David's article for the Bucks Free Press

"Two events last week reminded me of the work that we still need to do to break down barriers between people of different ethnic backgrounds and religious faiths - and also why we have cause for hope.

"The Muslim News is this country's biggest Muslim newspaper. I was asked to speak at its annual awards ceremony in London.

"I know from talking to Muslim constituents here in Bucks that they feel hurt and offended that most reporting about Islam in Britain focuses on extremism and terrorism. No reasonable person denies the importance of those issues but the picture needs to be a balanced one.

"There is no contradiction between being a loyal and active citizen of the United Kingdom and being a devout Muslim. Both locally and nationally we are seeing more and more British Muslims placing a leading role in the mainstream of civic, political, professional and business life.

"Look at the role models: from Sir Mo Farah setting yet another British record in the London Marathon to Mishal Hussein subjecting political leaders to a grilling on the  Radio 4 Today programme.

"But for me the role model of the last twelve months was Mohammed Mahmoud, Imam of the Finsbury Park mosque. When a man set on mass murder drove his van into a crowd of worshippers, Mohammed stretched out his arms to protect and shelter the attacker. His action stopped anger from generating more violence and ensured that the man responsible was judged by law, tried and sentenced to life. That Imam represented the best of Islam and the best of British.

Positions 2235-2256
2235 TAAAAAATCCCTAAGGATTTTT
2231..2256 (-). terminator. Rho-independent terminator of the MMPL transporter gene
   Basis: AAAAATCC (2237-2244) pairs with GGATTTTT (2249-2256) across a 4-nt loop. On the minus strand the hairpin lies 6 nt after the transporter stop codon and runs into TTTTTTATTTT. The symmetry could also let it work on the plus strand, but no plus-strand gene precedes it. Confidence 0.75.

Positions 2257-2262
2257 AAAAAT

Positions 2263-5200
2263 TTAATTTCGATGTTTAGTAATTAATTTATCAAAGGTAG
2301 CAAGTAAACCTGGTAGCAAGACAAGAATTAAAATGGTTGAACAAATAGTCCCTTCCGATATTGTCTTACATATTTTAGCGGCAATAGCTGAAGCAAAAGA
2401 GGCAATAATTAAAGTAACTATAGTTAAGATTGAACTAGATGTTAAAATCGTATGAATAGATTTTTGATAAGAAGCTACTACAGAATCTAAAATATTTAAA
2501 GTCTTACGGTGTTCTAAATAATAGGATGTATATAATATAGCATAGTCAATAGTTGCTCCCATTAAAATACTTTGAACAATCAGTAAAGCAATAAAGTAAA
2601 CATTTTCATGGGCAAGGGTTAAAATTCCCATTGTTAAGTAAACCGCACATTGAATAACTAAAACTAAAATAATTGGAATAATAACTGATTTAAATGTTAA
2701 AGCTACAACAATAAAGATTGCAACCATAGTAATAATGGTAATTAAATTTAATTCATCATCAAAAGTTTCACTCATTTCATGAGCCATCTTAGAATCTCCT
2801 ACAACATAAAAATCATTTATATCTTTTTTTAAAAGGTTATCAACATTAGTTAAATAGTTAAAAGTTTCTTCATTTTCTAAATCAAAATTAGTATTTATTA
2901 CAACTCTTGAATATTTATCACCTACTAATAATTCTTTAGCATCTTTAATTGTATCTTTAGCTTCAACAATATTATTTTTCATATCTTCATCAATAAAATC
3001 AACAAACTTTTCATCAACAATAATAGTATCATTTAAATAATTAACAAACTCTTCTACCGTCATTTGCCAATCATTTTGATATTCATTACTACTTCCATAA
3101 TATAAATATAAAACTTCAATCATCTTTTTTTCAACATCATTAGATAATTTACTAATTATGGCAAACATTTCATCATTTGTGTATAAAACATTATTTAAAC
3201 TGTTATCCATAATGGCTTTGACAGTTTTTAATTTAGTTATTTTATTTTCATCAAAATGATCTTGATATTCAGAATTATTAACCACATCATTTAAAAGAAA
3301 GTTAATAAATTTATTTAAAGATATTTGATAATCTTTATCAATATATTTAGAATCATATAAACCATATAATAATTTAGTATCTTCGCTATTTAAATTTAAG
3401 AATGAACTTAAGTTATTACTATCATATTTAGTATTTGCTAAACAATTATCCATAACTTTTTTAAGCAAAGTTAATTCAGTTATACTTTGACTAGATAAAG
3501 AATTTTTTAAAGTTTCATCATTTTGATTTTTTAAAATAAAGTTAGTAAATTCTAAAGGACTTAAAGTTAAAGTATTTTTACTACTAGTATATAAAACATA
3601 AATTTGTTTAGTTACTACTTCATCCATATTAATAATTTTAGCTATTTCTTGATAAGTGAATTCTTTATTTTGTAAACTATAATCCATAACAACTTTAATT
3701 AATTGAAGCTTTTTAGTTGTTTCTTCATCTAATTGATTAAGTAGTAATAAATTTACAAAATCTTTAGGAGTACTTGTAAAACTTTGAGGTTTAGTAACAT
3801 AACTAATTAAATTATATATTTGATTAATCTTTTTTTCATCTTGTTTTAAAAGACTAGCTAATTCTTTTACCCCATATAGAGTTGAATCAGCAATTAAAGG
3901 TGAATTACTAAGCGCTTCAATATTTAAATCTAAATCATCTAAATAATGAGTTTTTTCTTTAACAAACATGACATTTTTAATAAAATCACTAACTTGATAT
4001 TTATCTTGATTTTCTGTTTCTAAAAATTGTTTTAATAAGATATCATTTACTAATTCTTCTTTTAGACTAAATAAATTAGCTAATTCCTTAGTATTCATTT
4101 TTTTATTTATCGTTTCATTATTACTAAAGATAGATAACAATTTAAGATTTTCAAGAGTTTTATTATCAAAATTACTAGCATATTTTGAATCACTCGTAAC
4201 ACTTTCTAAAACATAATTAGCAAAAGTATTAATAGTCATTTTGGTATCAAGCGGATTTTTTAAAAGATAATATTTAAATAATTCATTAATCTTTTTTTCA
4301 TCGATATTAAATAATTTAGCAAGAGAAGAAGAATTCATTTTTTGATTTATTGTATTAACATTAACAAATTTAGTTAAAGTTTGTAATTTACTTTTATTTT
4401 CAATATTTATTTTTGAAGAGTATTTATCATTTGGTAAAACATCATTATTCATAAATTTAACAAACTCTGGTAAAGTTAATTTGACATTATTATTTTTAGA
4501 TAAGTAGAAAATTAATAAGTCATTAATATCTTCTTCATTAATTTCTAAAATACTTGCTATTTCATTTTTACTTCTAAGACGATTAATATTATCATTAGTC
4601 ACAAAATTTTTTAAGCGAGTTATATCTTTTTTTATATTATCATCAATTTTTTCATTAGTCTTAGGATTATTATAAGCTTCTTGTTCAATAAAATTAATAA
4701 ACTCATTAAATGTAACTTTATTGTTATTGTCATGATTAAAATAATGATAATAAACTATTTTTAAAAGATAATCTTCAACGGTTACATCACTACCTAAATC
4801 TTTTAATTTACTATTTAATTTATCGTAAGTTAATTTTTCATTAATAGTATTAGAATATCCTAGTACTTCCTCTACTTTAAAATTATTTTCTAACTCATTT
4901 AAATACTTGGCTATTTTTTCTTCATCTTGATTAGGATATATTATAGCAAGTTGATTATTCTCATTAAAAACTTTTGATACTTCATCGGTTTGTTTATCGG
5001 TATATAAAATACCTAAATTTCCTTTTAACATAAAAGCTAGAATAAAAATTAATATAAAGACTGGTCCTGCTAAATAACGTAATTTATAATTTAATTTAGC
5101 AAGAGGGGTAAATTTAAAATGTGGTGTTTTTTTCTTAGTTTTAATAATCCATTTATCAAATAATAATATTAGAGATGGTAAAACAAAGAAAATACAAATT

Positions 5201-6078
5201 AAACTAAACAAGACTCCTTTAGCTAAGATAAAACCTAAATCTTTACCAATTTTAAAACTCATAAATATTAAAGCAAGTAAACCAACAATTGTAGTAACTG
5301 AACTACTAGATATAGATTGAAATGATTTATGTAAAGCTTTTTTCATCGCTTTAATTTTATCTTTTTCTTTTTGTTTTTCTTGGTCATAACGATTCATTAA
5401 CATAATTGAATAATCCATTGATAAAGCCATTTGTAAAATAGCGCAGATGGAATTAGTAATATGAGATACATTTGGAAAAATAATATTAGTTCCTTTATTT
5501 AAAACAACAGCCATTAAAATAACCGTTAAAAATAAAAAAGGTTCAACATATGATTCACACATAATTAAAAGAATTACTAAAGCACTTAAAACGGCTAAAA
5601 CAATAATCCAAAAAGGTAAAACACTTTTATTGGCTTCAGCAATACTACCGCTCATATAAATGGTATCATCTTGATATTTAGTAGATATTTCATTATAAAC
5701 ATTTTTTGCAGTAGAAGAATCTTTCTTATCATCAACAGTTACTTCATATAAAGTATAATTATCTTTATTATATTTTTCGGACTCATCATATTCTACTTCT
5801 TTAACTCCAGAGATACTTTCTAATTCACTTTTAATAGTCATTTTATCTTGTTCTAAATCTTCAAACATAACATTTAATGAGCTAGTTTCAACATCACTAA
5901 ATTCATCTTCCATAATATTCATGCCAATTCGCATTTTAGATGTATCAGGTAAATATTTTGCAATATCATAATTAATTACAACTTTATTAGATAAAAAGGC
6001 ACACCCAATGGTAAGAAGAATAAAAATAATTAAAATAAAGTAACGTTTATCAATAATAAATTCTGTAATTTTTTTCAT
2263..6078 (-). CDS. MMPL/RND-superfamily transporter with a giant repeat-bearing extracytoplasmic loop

"The second event was the memorial service to mark 25 years since the murder of the black teenager Stephen Lawrence. It is a cause of shame that his family had to fight for so long o get justice for their son. And we cannot be content with a situation in which so many people in Britain's black communities feel that the criminal justice system is unfair to them.

"But what shone through at the service was how the Lawrence family have built something positive out of brutal tragedy. We heard from three young black people how the Stephen Lawrence Foundation had given them new opportunities for education and rewarding careers.And the words from Stephen’s mother and brother were of the need to keep working and fighting for justice and reconciliation.

"A good lesson for us all."

Bucks Free Press Article

David thought you might be interested in seeing an article he recently wrote for the Bucks Free Press.

"This week, as part of my duties as Lord Chancellor, I took part in a ceremony to mark the beginning of the new legal year. The senior judges, in their scarlet or black and gold robes, joined me in Westminster Abbey, after which we all processed to Westminster Hall, the most ancient part of the Houses of Parliament.

The ritual affirmed the authority and the formality of our legal system but was also an opportunity to reflect on the central importance of the rule of law in our constitutional system.

That principle, together with the independence of the judiciary, forms the very bedrock of a free and democratic society.

It safeguards us against tyranny and dictatorship. It allows us to live in a society where no individual and no government is above the law, a society where everyone can expect equality before the law and the right to a fair trial.